Relationships can be so fraught!
Add to that a disease nobody understands without years of serious effort; unbelievable pain; weird deficits (sound volume? Vibration? Time in the shower? Crowds and excitement? How weird is it that that stuff can make us so much sicker, eh?); forgetfulness; loss of perceptions that tell us about social cues; distorted sense of touch; and above all the improbable wobbles, waxing-and-waning, and variations in every dimension… and we could have a recipe for disaster — and occasionally do.
I’ve lost a job, some hard-earned professional respect from my peers, an excellent friend in the making, and several medium-close friends whose presence I still miss, due purely to the effects of the disease.
Kinda sucks, eh?
And I’m definitely one of the lucky ones!
Over the years, I’ve developed a handful of personal guidelines. Key to every one of them is this: I’d rather be effective than right.
What does that have to do with taking care of relationships? (Yeah, kind of a trick question. I can hear many of you shout, “Everything, duh!”)
Life is not fair, this kind of illness is not fair, and there is nothing in this world that can make it fair. Being sick like this is just fundamentally wrong, a vile distortion of life and of fairness — but that doesn’t mean I no longer have a life or that I lose my own sense of fairness.
That, folks, is where the real power of “living anyway” comes in — of doing the imp-possible with character and flair. Life is not fair, but I can still be generous (when it’s reasonable), and to heck with the unfairness anyway. This disease is vile, but I can still be pleasant (most of the time), and to heck with the vileness anyway. Imp-possible WIN!
So, here is my list of personal guidelines for tending the relationships that matter:
1. Nobody shall be worse off for helping me.
Corollary: Be truly grateful, without groveling, when they do.
Reminder: This trumps short-term survival. If I let someone be worse off for helping me, things get very bad very quickly. Don’t go there, ever again.
2. My problems are my own.
Corollary: Help is precious.
Reminder: Treat those who give it accordingly.
3. No, normal people don’t understand.
Corollary: Nor should they!
Reminder: Bless those who try; they are gold.
4. It’s hard to reach out and stay in touch. Do it anyway.
Corollary: The payoff is worth many times the effort, over time.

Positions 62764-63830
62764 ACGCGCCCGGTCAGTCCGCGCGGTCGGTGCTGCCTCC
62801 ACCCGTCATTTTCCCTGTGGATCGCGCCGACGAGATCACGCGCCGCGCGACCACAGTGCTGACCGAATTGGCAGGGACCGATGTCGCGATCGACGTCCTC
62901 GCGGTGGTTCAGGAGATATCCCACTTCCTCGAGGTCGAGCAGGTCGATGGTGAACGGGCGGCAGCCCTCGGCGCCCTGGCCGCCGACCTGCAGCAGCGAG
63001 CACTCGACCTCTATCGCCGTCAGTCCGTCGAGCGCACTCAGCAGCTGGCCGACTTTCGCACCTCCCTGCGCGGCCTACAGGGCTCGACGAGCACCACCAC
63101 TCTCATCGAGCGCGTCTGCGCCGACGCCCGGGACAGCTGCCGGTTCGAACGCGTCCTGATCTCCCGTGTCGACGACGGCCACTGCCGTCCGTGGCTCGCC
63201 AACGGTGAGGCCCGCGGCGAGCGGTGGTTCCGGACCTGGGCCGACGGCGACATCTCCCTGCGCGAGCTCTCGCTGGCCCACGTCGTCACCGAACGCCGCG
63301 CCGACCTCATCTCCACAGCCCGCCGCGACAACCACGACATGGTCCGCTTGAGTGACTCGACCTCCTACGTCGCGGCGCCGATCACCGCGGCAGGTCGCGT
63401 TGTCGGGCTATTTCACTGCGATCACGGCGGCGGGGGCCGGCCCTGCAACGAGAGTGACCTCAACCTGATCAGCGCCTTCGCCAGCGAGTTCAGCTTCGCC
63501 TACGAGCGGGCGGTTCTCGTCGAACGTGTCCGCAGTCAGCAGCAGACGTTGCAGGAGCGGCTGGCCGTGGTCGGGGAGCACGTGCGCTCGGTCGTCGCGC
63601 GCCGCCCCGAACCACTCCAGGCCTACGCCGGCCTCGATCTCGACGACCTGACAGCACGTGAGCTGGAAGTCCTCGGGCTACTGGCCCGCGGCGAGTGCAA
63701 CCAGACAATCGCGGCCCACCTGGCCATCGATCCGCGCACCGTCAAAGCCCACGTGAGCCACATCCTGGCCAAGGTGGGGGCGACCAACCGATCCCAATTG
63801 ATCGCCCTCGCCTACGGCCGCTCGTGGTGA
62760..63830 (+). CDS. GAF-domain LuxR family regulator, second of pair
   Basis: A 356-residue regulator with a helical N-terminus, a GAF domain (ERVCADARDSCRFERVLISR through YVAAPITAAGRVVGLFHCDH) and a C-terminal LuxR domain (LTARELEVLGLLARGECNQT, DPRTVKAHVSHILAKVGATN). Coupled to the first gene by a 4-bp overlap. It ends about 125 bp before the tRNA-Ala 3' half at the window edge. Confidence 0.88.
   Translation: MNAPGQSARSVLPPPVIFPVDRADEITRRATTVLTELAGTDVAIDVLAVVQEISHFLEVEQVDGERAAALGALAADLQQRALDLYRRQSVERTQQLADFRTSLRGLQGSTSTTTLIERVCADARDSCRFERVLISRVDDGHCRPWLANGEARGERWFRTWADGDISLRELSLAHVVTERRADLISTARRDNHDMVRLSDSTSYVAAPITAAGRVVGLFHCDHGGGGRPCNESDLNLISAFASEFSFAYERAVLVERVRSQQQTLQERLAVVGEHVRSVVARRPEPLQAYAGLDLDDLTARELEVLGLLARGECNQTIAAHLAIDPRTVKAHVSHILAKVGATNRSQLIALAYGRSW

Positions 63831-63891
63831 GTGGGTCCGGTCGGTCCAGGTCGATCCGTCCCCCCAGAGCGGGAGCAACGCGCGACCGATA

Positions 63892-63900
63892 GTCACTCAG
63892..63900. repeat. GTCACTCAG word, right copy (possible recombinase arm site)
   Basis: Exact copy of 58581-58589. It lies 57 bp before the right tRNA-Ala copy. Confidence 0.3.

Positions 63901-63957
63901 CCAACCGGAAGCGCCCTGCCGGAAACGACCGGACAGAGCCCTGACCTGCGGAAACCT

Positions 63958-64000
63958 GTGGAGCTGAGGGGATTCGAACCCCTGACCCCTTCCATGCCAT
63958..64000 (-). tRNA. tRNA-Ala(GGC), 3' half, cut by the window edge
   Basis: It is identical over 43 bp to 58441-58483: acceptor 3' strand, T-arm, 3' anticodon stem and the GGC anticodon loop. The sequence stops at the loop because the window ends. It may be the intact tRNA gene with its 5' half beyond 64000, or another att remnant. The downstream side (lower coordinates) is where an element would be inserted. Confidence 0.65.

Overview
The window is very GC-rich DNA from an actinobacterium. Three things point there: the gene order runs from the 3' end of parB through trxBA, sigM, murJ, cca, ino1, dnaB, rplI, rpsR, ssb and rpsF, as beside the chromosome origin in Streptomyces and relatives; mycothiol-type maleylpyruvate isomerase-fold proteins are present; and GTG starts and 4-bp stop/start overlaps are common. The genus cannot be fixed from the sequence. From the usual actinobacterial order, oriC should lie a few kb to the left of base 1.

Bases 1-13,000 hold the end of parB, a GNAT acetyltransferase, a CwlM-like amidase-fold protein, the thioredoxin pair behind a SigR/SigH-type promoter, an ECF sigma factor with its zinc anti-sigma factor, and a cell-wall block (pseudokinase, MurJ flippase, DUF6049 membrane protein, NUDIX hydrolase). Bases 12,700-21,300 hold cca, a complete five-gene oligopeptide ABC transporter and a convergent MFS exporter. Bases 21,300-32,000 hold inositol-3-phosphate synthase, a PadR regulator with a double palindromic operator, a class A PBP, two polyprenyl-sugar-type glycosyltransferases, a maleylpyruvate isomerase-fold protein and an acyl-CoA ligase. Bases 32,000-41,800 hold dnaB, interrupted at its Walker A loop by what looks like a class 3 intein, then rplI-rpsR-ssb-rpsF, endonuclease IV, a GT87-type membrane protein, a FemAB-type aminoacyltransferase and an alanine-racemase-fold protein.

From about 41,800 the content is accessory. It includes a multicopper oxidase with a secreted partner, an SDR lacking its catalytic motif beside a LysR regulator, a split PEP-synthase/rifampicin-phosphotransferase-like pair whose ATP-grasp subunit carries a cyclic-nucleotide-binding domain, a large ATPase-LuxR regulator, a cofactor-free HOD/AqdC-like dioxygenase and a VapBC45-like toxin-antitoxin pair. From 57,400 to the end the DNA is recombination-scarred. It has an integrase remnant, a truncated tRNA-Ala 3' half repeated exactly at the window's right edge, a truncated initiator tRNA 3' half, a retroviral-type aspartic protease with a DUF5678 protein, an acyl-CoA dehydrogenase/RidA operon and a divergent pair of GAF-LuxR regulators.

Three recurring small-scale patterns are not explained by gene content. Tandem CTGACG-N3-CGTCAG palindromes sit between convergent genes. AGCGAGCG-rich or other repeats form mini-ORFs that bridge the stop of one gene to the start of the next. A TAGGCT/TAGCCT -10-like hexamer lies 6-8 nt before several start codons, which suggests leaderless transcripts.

Reminder: I feel better after hanging up than I did when I was dialing, ~90% of the time.
5. People say more than they can do, not less.
Corollary 1: Don’t believe them when they sound generous.
Corollary 2: Believe them when they state their limits.
Reminder: Be grateful for the more painful information, and courteous about the generous lies. This has led to more subsequent real help (mostly from the curmudgeons) than anything other than #1.
6. I could be wrong.
Corollary: I might not be.
Reminder: Is that what matters?
7. Every New Year, think over two things for the coming year, because these are the only resolutions that matter:
i. What do I need to work on to take better care of myself?
ii. What do I need to work on to take better care of my relationships?
Corollary: It’s okay to make the same resolution as many times as necessary.
Reminder: Celebrate having made another year!
I’m not kidding. I really do all that. It’s a constant practice, of course. I have to constantly check and recheck and remind myself of each thing on the list, especially if I’ve been slipping. The point of a practice, of course, is that it’s a work in progress — like life.
It takes a lot of humility to abide by these guidelines, and, believe me, humility doesn’t come naturally — I’m genetically wired for its opposite. (You should meet my folks: gifted, glorious, hilarious, adorable, and unselfconsciously smug, every one of them!)
Having said that, the value of what comes from the humility sure is worth the effort, even though it’s overwhelmingly difficult at times.
I intended to go into these guidelines in more detail (explanations, expansions, maybe a few links to science articles to back up an assertion or three), but I find I’m running out of steam and don’t want to leave this theme — again. I’ve got several drafts with a similar title, and couldn’t hammer any of them into shape for a post.
The brutal challenges we have with maintaining relationships really need to be addressed (however brief this is, it’s still something), so you might as well dig into this and comment on what you think about this, what guidelines you’ve come up with for yourself, why you think these might be valuable or not. I love it when you share your thoughts and experiences here.
There are two things I wanted to discuss, which I’ll just drop here and leave for further comments and conversation.
- Taking responsibility is not the same as taking blame. This is a very powerful idea. (It’s okay to say, “I’m taking responsibility. I’m not interested in blame.” This shifts focus for everyone involved.) This is particularly important in relation to #1, 4, and 6.
- Everybody has their limits. My relationships only work and grow when I respect others’ limits, whether or not they can respect mine. (I can’t do anything about them, but I can do something about me. Moreover, when I give them this slack, people tend to move through their mess and become more considerate in time.) Particularly relevant for #1, 2, 3, and 5.
- There’s always an afterwards. I developed these guidelines in light of what tended to leave the most useful “afterwards”, because I intend to be around and continuing to beat the odds for a long time.